One organization doing just that is WISE – Seniors in Business. This organization is dedicated to pairing senior entrepreneurs with a young, engaged, tech savvy workforce eager to make their mark in the world. WISE stands for:
In other words, all the things that seniors possess, and that young entrepreneurs need to be successful. Between the inter-generational age groups, there is plenty of opportunity to create successful businesses. Through speaking engagements, presentations, and networking opportunities, WISE helps seniors start the business they’ve always wanted to run. They link up younger entrepreneurs with the organization to help complement every senior with the tech and digital skills they need to make a successful business in the modern day.
Another organization is Senior Enterprise, an EU supported initiative designed to encourage greater involvement with enterprise endeavors for those over the age of 50, including starting a business, acquiring or investing in a business, advising an entrepreneur or supporting innovation by collaborating with another business. Senior Enterprise was created to address the aging population, as well as address a growing problem with inactivity and rising healthcare costs associated with sedentary life in assisted living facilities. The organization has so far been successful in encouraging more seniors to become actively engaged with supporting local economies.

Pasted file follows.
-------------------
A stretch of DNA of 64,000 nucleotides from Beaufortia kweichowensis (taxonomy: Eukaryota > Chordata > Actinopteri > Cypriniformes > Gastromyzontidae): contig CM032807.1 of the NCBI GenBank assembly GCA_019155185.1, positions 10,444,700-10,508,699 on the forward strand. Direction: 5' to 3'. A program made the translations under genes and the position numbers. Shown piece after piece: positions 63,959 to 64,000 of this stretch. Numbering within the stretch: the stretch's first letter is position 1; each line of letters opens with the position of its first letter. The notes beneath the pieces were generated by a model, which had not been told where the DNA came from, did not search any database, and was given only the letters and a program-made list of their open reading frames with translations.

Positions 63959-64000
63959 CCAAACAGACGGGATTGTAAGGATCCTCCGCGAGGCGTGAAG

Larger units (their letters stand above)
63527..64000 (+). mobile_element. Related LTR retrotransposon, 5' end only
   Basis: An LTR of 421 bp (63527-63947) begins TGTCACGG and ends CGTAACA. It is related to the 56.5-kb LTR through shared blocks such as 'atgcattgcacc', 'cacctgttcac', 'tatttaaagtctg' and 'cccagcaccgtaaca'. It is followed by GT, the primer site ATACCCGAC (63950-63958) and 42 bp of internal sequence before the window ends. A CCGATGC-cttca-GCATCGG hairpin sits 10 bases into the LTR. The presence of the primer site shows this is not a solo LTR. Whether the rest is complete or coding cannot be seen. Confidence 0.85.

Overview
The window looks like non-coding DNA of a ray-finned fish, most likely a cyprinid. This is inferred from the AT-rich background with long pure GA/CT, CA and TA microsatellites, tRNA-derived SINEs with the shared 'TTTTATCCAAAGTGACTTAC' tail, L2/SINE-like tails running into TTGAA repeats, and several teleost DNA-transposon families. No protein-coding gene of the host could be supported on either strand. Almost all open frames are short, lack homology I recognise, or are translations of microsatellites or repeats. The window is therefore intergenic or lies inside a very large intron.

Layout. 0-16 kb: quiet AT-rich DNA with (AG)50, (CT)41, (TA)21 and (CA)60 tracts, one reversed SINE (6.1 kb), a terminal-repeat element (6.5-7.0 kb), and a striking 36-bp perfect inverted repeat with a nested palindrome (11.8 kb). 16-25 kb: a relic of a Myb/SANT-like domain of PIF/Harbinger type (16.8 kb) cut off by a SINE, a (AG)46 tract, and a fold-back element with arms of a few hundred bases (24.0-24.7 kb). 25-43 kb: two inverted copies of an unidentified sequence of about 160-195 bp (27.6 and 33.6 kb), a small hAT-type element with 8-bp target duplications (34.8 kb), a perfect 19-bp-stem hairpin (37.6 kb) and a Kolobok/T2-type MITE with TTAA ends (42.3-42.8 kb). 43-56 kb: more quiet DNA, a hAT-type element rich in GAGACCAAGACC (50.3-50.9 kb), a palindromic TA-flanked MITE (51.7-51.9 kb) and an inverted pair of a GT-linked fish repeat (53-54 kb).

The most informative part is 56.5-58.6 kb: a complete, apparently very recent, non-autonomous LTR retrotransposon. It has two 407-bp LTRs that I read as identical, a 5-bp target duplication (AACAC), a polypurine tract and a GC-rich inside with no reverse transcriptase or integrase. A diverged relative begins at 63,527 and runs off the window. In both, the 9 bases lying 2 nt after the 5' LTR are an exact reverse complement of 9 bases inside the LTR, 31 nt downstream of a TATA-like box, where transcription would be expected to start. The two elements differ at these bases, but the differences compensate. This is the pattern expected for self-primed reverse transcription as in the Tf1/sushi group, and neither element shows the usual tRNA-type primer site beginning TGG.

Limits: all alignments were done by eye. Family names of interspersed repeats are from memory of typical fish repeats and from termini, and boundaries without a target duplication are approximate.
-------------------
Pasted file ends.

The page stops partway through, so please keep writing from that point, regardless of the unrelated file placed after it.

The United States held its first Senate Hearing on Senior Entrepreneurship back in 2012. Here, legislation was proposed related to seniors being able to utilize their unemployment benefits to support business start-ups. Prior, seniors could not receive unemployment benefits unless they could document they were looking for employment. Unemployed seniors however, are the least likely to ever become employed by another entity ever again. In essence, the government was wasting millions on what amounted to a welfare program for seniors. Instead, this money could be invested in senior entrepreneurship initiatives and senior start-ups.
The European Union has led the way in creating a model infrastructure of public and private investment models, education and training programs, and policy and research initiatives to support senior enterprise. The goal of increasing senior involvement in entrepreneurship was even outlined in its 2020 strategic plan as one of the key pathways to economic recovery in Europe.
Some ways that we could increase senior entrepreneurship in the U.S. are many: We could start by creating more educational programs that can reach this aging population. We could also expand senior access and education concerning microloans and crowdfunding sources. We also need to promote initiatives that pair young entrepreneurs with senior entrepreneurs, allowing the two parties to share and reap the benefits of one another’s strengths.
There are a plethora of ways to help aid senior entrepreneurship. Visit your local assisted living facility for your loved one. Talk to them about starting a business, or lending their wisdom and expertise to your own business.